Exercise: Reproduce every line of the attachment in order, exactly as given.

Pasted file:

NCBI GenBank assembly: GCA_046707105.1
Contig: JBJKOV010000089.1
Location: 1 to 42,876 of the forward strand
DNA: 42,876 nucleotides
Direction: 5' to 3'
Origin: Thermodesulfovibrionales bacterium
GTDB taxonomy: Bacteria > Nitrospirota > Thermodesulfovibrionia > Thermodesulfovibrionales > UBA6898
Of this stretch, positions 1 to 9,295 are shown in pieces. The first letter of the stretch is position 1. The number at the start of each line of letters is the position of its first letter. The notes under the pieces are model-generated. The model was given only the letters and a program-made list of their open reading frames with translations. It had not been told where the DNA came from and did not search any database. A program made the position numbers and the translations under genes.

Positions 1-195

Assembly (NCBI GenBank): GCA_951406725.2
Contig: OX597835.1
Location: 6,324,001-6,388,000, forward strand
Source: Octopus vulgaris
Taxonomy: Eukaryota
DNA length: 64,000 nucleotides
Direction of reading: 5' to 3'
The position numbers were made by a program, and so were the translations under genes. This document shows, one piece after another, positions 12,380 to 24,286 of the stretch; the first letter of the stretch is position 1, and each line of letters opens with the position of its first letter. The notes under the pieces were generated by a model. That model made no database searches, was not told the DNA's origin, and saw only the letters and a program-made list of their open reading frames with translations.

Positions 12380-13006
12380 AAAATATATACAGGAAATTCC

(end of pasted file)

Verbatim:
NCBI GenBank assembly: GCA_046707105.1
Contig: JBJKOV010000089.1
Location: 1 to 42,876 of the forward strand
DNA: 42,876 nucleotides
Direction: 5' to 3'
Origin: Thermodesulfovibrionales bacterium
GTDB taxonomy: Bacteria > Nitrospirota > Thermodesulfovibrionia > Thermodesulfovibrionales > UBA6898
Of this stretch, positions 1 to 9,295 are shown in pieces. The first letter of the stretch is position 1. The number at the start of each line of letters is the position of its first letter. The notes under the pieces are model-generated. The model was given only the letters and a program-made list of their open reading frames with translations. It had not been told where the DNA came from and did not search any database. A program made the position numbers and the translations under genes.

Positions 1-195

Assembly (NCBI GenBank): GCA_951406725.2
Contig: OX597835.1
Location: 6,324,001-6,388,000, forward strand
Source: Octopus vulgaris
Taxonomy: Eukaryota
DNA length: 64,000 nucleotides
Direction of reading: 5' to 3'
The position numbers were made by a program, and so were the translations under genes. This document shows, one piece after another, positions 12,380 to 24,286 of the stretch; the first letter of the stretch is position 1, and each line of letters opens with the position of its first letter. The notes under the pieces were generated by a model. That model made no database searches, was not told the DNA's origin, and saw only the letters and a program-made list of their open reading frames with translations.

Positions 12380-13006
12380 AAAATATATACAGGAAATTCC